‘Flyjin’ feel vindicated, worry for those left in Japan
The Japan Times Online
By PATRICK BUDMAR
June 12, 2012
Ivan Stout, Former Ibaraki resident
Faced with a seemingly unimaginable nuclear crisis brewing in northeast Japan, Stout remembers trying to downplay the situation at first after reading a news article saying that there was zero chance of any radiation getting out of the nuclear plant, company emails reassuring everyone that there was no danger, and statements from the Japanese government.
“However, at a certain point, this view of the situation no longer seemed to reflect reality,” he says. “At that moment, there was no turning back and I no longer trusted those sources anymore.”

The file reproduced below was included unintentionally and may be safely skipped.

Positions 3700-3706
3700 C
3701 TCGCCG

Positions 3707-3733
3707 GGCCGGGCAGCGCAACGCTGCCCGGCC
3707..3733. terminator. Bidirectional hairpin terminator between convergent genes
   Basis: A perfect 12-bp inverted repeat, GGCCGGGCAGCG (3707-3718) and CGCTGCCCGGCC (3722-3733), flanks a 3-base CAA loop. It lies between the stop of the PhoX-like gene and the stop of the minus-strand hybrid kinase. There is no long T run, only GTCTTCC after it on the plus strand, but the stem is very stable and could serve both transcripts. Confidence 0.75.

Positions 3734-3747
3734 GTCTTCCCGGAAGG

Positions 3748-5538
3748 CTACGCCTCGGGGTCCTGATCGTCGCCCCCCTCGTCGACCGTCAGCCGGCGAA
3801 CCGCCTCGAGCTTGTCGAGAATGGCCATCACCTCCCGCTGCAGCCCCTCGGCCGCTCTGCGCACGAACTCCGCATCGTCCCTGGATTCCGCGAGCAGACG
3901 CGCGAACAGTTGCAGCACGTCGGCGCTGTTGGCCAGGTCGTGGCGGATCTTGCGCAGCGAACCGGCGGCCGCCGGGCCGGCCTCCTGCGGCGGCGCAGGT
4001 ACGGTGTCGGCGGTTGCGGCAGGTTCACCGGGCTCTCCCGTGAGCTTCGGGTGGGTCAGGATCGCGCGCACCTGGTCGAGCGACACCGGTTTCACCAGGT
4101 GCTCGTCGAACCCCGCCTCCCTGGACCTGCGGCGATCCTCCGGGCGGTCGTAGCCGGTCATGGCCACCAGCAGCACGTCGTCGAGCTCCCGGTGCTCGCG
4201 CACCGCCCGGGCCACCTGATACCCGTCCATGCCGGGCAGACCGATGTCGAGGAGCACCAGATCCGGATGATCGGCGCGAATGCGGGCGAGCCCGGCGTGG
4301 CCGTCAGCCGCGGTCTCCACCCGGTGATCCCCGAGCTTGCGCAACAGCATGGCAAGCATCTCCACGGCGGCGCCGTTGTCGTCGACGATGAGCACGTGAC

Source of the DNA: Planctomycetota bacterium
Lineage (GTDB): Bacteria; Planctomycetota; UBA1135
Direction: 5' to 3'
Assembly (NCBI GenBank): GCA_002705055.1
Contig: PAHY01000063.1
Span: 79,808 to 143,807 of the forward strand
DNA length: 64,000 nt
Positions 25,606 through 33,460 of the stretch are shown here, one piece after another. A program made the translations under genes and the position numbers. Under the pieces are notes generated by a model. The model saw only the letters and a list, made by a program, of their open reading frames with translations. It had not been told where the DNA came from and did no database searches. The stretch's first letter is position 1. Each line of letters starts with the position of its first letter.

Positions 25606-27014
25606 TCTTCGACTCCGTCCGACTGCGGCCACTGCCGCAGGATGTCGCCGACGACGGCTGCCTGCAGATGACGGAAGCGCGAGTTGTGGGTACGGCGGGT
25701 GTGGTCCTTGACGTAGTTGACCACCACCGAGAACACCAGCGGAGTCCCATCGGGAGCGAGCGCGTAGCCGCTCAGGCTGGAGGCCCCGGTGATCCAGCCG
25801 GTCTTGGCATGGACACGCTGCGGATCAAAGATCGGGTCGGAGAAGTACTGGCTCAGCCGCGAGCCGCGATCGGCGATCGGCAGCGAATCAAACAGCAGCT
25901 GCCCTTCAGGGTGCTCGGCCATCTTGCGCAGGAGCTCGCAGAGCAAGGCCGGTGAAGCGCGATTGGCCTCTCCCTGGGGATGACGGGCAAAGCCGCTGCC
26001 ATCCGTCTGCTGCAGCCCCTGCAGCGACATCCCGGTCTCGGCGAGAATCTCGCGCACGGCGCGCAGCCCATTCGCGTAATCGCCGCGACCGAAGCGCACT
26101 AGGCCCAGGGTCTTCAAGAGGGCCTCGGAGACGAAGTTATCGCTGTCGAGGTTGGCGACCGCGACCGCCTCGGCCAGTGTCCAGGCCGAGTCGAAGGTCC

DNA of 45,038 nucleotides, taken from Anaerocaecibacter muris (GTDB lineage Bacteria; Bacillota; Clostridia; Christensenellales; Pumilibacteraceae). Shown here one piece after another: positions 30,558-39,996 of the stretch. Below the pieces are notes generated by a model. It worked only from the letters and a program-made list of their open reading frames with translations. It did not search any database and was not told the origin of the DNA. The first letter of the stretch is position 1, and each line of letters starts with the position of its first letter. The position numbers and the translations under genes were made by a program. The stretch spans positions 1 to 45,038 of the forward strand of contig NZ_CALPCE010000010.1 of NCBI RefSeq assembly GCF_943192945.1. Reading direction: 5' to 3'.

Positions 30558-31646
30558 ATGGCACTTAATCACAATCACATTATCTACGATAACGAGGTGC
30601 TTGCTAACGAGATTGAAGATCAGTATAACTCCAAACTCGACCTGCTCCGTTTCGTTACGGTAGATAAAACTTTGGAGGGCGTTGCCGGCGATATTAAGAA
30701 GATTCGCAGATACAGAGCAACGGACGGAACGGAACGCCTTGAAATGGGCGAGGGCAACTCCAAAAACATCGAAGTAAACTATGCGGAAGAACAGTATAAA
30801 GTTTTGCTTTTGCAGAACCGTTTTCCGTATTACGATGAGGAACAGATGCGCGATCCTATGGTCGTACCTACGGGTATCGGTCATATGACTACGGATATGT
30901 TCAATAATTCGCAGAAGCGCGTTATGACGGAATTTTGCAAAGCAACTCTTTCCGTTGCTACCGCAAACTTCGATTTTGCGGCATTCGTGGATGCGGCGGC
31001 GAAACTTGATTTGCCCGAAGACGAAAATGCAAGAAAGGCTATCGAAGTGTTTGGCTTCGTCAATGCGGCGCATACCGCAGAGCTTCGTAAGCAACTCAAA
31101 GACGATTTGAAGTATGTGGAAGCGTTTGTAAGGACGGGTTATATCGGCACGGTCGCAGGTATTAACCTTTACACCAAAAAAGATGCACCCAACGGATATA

Stout, though, feels he will only be vindicated for leaving Japan once the “criminals responsible for this accident” and the “ongoing gross negligence of the situation” are brought to justice.
“Tokyo is still in danger of being lost and the government should be acting accordingly, prioritizing the safety of its residents,” he says
“I miss every little thing about Japan,” Stout says. “I was planning to live the rest of my life there, but the nation has been sabotaged by criminal politicians and a toxic nuclear industry.”
“Had the Japanese government been forthcoming a year ago and provided support to evacuate western Japan, instead of trying to contaminate the rest of Japan by burning contaminated debris, I would still be in Japan today, even if it meant living indefinitely in a refugee tent,” he says.
Published: June 11th, 2012 at 11:51 pm ET